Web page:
Even prior to the establishment of an autonomous state, the American colonies granted to those identified as white — even the working class and poor — certain privileges and rights that were simultaneously denied to all those of African and Native American descent. These included the right to move freely without documentation, the ability to be excluded from the system of chattel slavery, the ability to acquire property and arms, the right to speech and assembly, the ability to change jobs, and to exercise ballot votes. In return for these “public wages,” poor and working class whites respected the property claims of capitalists, seized lands from Native Americans, and enforced the institution of slavery. They further operated as vigilante enforcers of the color line through lynchings and other methods of informal yet state-sanctioned policing. These vigilantes are one of two unique originary points for US police. This is, as Joel Olson explained, how whites “went against their class interests to serve their ‘racial’ ones, and thereby reinforced the power of the rich.” He further explains:
As this white alliance grew to include other ethnicities, the result was a curious form of democracy: the white democracy. In the white democracy, all whites were considered equal (even as the poor were subordinated to the rich and women were subordinated to men). At the same time, every single white person was considered superior to every single person of color. It was a system in which whites had an interest in and expectation of favored treatment, in a society that claimed to be democratic. It was democracy for white folks, but tyranny for everyone else.
This explanation of the color line is built on a concept introduced by Frederick Douglass and elaborated on by W.E.B. Dubois, and further explains the origins of the white/non-white divide in the institution of slavery, the imperial conquest of land, and the genocide of Native Americans. Policing in the United States — from its origins in the mid-1800s and through today — is about reinforcing this color line.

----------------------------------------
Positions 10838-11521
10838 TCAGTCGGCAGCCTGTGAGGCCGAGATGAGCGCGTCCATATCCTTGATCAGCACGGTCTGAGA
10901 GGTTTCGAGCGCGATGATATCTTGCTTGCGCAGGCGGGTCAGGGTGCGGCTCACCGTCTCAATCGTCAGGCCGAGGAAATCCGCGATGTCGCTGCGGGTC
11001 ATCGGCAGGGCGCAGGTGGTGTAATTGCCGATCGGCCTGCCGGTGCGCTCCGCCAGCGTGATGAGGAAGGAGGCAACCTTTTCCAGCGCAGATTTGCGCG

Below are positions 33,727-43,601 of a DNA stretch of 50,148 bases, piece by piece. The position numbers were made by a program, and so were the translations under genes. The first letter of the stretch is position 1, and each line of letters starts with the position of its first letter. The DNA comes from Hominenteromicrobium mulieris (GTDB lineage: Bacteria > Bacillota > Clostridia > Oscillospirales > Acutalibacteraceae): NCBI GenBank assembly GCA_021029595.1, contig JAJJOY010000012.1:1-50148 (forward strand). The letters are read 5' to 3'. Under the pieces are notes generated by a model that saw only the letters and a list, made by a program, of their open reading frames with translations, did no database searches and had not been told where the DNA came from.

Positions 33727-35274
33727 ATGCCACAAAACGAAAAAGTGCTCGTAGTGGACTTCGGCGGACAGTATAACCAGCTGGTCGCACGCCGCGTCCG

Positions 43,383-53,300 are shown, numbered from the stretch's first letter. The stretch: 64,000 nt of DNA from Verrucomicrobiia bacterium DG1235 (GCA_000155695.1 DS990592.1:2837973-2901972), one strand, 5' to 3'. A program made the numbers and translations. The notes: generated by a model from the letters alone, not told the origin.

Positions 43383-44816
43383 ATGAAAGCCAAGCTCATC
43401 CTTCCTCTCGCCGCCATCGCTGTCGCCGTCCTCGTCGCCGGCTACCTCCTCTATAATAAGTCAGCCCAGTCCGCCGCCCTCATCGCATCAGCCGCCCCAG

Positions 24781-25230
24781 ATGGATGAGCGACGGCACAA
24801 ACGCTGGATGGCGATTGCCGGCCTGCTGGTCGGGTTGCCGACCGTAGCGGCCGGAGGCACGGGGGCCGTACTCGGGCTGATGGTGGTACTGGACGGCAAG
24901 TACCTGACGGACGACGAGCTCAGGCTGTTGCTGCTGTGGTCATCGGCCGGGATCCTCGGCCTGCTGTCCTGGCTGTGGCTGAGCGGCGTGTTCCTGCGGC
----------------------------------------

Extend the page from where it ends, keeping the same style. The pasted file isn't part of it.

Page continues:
The first policing institutions in the US were created in response to the Fugitive Slave Act. In addition to the vigilantes mentioned above, a second point of origin for the modern police in the US were the “pattyrollers” and other slave catchers. This informal maintenance of the color line was later assembled into durable institutions that enrolled vigilante citizens to form the first police agencies. So while modern US police share some organizational and legal history with their European peers, this origin is distinct and has developed with cultural changes over time to reproduce the color line in accordance with contemporaneous shifts in political necessity.
There is no more reliable and stronger cross-class alliance than that between working class police officers and the capitalist class. In terms of the means-ends relationship, because the end of policing is the reproduction and maintenance of the racial order, the raison d’être for the institution is actualized in racial disparities in its means: stops, use of violent force, malicious prosecution, and incarceration. Nor is there a more defining feature of the racialization of police than that evidenced by statistics showing use of force incidence is highest among Black officers on Black civilians. The racialization of the institution of policing powerfully supersedes the identities of those who wear the badge. The view of the police as a neutral entity helps exempt Black officer on Black civilian violence being branded as a product of the racialization of policing, such that these incidents are less likely to draw complaints and for these complaints to be sustained. Black officers thus shield the institution from claims of racism. Calls for increasing the number and percentage of people of color on police forces thus revert back to the liberal view of the institution as neutral and corrupted by individuals with racist attitudes or lacking sufficient cultural sensitivity.